In late 1938, Canadian Car and Foundry in Ontario, Canada, undertook an initial contract to build 40 aircraft, and the first Hurricane from our Canadian friends came off the line in Fort William (now Thunder Bay) in February 1940. A further 1,450 followed under the guidance of a lady called Elsie MacGill, the ‘Queen of Hurricanes’. Elsie was the first female in the world to be recognised as having a degree in aeronautical engineering and, through her continued commitment to streamline production as their Chief Engineer, a far higher number of Canadian Hurricanes were produced as a result.
During the Battle of Britain, the Hurricane brought the rain down hard on the Luftwaffe bombers. The Hurricane and its pilots fought bravely, and they fought hard. The recorded victory rate was actually 13 percent higher than the Spitfire during this period of the conflict.
As the Battle of Britain started, the RAF had only around a third of the aircraft that the Luftwaffe had — the RAF had close to 750 aircraft at its disposal, while the Luftwaffe already had more than 2,500. But the Hurricane force alone took down 55 percent of the enemy aircraft.
The Hurricane also contributed significantly over the skies of Malta in 1941 and again in the former Soviet Union under the lend-lease progamme (where just under 3,000 aircraft were sent).
Hurricane production ceased in July 1944 with some 14,500 having been built, with 24 variants. The Hurricane played an active role in all major theatres of the Second World War and is remembered by many as one of the most important aircraft of the era.
Fantastic Hurricane to Fantastic Mr. Fox?
As ever, there are stories within stories! Quite literally in this example. British novelist Roald Dahl was a fighter pilot before he was the global best-selling author of the children’s books we all know and love. Following an early RAF career flying Tiger Moths and Gloucester Gladiators, a 24-year-old Roald took the controls of a Hurricane Mk I operated by 80 Squadron in North Africa. ‘Lofty’ to his mates (due to his tall 6ft plus stature) was quite the combat pilot and recorded his first victory from his Hurricane cockpit. A year after being medically discharged from the RAF, Roald had a chance encounter at the British Embassy in Washington DC with a writer, which subsequently led to the development of Roald’s first short story — and from then on the ink just kept on flowing, and the result was one of the most celebrated writers of his generation.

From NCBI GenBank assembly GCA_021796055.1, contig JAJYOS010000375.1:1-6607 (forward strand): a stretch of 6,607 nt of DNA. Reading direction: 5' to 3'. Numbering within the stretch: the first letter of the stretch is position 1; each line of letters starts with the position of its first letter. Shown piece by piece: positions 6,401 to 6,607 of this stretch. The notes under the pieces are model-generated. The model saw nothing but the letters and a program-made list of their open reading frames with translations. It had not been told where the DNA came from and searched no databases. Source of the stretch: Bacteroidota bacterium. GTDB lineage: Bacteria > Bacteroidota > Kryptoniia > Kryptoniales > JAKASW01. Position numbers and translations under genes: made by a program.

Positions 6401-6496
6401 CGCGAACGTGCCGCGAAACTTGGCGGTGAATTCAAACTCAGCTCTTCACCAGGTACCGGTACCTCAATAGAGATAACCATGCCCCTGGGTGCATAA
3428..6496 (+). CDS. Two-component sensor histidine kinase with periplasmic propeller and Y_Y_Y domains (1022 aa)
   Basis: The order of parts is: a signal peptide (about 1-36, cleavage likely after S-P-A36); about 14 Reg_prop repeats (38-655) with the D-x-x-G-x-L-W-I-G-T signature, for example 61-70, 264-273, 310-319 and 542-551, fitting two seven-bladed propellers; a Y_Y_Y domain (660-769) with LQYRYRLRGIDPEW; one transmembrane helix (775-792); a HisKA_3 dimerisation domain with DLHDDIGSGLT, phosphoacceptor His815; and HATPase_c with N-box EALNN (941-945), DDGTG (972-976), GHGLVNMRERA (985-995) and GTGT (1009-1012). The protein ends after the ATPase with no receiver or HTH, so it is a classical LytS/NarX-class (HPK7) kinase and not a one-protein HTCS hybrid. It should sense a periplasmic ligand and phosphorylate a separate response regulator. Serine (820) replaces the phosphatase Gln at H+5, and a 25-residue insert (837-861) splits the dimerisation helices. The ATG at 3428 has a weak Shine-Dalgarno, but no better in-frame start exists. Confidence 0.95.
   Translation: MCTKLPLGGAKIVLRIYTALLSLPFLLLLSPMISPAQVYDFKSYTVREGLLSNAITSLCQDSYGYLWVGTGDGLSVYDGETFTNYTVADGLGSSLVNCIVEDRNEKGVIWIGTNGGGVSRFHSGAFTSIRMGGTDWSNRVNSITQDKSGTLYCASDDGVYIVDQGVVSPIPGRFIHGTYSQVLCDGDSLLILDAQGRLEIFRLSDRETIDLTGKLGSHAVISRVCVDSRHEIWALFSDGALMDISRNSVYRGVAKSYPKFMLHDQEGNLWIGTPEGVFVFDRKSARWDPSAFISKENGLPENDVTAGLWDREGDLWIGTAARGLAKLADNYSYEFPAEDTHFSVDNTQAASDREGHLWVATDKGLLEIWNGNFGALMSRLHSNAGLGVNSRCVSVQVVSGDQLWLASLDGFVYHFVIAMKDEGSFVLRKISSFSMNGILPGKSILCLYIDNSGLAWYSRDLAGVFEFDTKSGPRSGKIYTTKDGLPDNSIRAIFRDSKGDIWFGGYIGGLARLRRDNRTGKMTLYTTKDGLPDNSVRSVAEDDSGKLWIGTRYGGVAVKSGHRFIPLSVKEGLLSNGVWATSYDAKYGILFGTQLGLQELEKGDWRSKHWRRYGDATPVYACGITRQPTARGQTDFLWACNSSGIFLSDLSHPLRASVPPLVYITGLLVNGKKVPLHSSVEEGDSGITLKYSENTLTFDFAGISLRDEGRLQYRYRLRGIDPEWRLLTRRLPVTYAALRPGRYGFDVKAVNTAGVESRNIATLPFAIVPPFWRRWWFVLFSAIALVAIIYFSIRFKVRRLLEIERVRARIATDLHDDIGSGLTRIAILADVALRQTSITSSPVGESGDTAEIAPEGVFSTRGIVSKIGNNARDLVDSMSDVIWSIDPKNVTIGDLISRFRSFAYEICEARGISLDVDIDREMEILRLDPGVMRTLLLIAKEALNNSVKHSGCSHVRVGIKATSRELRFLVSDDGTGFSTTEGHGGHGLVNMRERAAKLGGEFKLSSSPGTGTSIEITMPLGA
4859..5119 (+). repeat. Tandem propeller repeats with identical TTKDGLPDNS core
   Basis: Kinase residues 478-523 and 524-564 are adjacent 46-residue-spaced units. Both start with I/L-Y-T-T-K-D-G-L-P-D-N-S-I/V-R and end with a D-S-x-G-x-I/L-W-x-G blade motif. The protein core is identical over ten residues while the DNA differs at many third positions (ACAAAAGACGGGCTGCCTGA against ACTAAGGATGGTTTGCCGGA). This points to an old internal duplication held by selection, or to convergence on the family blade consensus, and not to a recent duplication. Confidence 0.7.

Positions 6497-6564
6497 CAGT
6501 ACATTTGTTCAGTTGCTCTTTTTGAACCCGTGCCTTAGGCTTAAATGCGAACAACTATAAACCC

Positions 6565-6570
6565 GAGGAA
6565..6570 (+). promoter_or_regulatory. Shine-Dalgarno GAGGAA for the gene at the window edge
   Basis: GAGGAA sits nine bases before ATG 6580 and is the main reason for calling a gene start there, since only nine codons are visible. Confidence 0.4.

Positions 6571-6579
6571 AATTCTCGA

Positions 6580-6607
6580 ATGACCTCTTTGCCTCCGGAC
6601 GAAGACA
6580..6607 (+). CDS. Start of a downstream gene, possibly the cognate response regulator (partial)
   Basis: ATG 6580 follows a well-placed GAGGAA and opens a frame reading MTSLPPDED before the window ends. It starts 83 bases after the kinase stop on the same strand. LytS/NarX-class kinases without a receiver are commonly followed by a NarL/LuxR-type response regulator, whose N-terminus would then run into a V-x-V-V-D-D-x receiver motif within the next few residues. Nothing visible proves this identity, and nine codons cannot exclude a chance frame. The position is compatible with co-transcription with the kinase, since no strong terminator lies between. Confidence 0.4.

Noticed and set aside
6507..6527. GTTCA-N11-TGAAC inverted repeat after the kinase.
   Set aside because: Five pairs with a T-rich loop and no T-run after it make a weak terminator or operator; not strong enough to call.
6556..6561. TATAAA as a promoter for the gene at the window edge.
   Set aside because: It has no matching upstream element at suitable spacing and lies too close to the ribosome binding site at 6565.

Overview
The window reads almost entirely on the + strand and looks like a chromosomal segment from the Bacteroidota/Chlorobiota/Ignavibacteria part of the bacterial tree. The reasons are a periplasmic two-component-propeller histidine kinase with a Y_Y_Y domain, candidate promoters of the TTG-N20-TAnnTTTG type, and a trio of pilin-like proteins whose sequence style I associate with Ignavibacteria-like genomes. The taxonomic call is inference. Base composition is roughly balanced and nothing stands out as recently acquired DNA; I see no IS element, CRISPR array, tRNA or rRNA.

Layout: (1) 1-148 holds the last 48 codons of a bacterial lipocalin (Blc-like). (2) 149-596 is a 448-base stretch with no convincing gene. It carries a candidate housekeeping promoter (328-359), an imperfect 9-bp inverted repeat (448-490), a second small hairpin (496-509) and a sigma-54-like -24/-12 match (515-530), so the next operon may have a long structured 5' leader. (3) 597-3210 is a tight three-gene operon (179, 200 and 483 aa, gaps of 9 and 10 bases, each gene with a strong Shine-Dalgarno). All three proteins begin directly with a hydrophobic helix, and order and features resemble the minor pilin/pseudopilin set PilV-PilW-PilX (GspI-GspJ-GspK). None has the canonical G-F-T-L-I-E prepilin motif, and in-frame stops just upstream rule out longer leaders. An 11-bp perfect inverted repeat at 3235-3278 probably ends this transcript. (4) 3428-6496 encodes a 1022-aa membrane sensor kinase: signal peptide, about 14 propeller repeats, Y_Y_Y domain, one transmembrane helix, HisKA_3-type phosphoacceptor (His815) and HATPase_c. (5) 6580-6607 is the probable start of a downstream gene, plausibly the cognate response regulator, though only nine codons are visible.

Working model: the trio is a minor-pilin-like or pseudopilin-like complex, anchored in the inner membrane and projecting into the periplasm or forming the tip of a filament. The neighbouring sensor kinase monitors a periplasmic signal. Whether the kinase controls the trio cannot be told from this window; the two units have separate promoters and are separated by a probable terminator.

Another name known the world over was Douglas Bader, who also flew Hurricanes. Indeed Bader was Squadron Leader of the Hurricane-equipped 242 Squadron in the Battle of France. Between his time in the Hurricane and Spitfire, Group Captain Douglas Bader was credited with 22 victories (plus several ‘probables’).
Example: Hurricane P2902 (G-ROBT)
Our picture aircraft is a rare example indeed, this beautiful Hurricane MK I was built in 1939 under serial number P2902 (today registered as G-ROBT) and first flew on 20th October 1939. By May 1940, the aircraft was operational with 245 Fighter Squadron based in Drem, Scotland, engaged in shipping patrol duties.
A little later, on 31 May 1940, carrying the Code of DX-R and flown by Pilot Officer Kenneth McGlasham, the aircraft was heading for the French coast escorting a flotilla of small ships en route to rescue thousands of troops at Dunkirk. As the Luftwaffe swept across Northern France towards the channel, McGlasham engaged with and suffered damage from an ME109. The badly injured pilot managed to bring the aircraft down to crash land on a beach in Dunkirk. The aircraft remained there until it was recovered in 1988!
A stunning restoration of the aircraft was completed by Hawker Restorations and the first post-restoration test flight was made on the 19th June 2017. The aircraft remains fully airworthy today and can be seen
at many airshows across the UK.
Type: Hawker Hurricane
Wingspan: 12.2 m
MGW: 3,951 kg (variants)
Powerplant: 1,030 – 1,300 hp (variants)
VNE: 340 mph (IAS) (variants)
Cruise speed: 238 mph (IAS)
Service ceiling: 35,000 ft
More info: www.TASCvintage.com
Interested in reading more about the Hawker Hurricane read, Kingston: Birthplace of the Hawker Hurricane